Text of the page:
“If you haven’t taken the Amtrak in Florida, you haven’t lived,” writes Megan Fernandes in her poem “Letter to a Young Poet,” which appears in her third collection, I Do Everything I’m Told, published by Tin House this week. The poem’s title borrows from Rainer Maria Rilke’s renowned collection of letters to a young poet seeking his guidance, published in 1929. Fernandes’s poem addresses a nameless “you” while simultaneously revealing details about the speaker, producing a sense of intimacy that presents two sides of a correspondence, its lines swerving associatively, as the pieces of advice turn increasingly lyrical. “It’s better to be illegible, sometimes. Then they can’t govern you,” writes Fernandes. “Sleep upward in a forest so the animal sees your gaze.” Taking inspiration from the lyrical techniques evident in this poem, write a poem of your own that offers advice to a younger version of yourself. Instead of simply giving your younger self practical advice, how can you propose a new way to see?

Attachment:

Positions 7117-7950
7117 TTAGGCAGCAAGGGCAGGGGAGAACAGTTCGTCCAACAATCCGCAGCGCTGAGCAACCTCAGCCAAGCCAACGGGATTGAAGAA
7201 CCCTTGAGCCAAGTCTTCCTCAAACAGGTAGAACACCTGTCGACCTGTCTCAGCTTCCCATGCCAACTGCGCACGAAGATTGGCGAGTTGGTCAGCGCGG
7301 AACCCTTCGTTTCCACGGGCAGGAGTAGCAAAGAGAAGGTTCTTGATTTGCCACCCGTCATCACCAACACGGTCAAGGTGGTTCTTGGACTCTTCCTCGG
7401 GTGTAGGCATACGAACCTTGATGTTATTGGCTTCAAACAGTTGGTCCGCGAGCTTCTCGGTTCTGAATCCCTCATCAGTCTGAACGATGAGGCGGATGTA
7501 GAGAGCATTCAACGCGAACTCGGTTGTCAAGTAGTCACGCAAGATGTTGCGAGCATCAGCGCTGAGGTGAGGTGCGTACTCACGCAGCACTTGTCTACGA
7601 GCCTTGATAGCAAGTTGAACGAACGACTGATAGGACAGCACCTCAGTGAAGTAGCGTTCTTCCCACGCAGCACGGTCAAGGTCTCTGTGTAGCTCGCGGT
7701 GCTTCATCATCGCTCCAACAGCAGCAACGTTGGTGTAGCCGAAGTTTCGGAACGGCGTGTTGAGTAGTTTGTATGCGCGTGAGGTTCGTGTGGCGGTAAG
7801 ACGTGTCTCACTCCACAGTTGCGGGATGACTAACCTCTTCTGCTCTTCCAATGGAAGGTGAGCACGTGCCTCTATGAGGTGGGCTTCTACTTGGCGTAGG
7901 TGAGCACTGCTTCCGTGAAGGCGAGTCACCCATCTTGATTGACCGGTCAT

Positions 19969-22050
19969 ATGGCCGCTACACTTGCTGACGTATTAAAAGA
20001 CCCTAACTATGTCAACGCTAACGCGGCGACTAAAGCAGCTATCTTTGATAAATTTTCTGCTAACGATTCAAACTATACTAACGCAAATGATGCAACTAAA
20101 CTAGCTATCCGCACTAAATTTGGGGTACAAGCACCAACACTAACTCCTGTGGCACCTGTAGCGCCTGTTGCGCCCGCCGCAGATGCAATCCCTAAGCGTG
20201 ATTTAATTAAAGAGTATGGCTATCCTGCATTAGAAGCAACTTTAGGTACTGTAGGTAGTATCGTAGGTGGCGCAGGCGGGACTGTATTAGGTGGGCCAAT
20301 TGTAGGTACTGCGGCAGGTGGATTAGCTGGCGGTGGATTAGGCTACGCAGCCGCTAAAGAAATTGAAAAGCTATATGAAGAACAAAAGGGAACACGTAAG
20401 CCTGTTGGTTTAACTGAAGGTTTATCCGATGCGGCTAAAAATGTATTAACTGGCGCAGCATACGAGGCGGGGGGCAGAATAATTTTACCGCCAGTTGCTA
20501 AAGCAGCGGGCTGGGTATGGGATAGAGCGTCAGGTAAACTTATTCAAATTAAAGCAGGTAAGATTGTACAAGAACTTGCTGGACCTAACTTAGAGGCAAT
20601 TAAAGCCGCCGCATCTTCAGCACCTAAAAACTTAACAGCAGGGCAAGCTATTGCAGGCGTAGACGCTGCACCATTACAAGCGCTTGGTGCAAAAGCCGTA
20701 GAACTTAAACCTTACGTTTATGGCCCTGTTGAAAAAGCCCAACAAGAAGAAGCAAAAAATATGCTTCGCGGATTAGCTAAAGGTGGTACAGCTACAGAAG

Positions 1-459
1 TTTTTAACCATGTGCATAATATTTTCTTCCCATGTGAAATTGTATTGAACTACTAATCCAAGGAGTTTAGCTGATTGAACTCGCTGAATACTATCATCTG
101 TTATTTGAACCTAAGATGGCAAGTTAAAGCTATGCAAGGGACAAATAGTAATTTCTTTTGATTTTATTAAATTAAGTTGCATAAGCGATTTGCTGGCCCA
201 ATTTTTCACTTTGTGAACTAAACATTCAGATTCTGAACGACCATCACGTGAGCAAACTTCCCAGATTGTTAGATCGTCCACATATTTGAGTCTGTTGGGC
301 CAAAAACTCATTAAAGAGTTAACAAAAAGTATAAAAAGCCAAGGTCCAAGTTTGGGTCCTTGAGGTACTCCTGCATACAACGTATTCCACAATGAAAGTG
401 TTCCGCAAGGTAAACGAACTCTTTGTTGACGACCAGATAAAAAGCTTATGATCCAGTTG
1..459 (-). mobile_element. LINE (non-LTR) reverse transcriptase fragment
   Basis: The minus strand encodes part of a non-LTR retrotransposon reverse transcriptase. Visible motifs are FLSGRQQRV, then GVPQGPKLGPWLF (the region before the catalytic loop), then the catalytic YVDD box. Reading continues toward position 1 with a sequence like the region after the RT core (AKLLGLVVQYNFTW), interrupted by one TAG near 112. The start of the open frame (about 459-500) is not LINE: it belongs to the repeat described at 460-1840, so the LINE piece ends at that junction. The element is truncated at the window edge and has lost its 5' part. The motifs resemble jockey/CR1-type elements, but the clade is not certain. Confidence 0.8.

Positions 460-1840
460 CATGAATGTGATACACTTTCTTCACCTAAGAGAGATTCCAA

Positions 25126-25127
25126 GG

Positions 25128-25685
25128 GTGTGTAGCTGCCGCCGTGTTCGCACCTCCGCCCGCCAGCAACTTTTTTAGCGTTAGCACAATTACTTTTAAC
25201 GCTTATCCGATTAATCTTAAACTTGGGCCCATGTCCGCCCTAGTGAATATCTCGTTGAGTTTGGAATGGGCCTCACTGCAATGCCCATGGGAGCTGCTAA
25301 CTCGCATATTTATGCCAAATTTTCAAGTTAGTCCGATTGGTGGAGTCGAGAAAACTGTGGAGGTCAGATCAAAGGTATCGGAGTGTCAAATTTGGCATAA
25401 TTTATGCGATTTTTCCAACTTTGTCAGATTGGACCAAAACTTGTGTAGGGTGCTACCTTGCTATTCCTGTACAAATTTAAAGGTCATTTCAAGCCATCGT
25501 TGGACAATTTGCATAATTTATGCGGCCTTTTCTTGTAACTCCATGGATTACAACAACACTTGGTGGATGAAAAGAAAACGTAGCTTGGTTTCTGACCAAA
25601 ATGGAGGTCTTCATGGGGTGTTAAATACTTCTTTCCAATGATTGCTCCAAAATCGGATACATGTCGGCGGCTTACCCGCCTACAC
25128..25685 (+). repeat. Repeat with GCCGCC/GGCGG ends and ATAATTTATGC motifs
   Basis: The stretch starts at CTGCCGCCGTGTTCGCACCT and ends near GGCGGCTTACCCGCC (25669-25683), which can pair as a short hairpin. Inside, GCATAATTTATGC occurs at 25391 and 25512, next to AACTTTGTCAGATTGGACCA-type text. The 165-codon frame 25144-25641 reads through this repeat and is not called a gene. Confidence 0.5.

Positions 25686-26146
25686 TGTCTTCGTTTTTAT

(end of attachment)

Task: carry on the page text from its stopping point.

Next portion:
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Author: Writing Prompter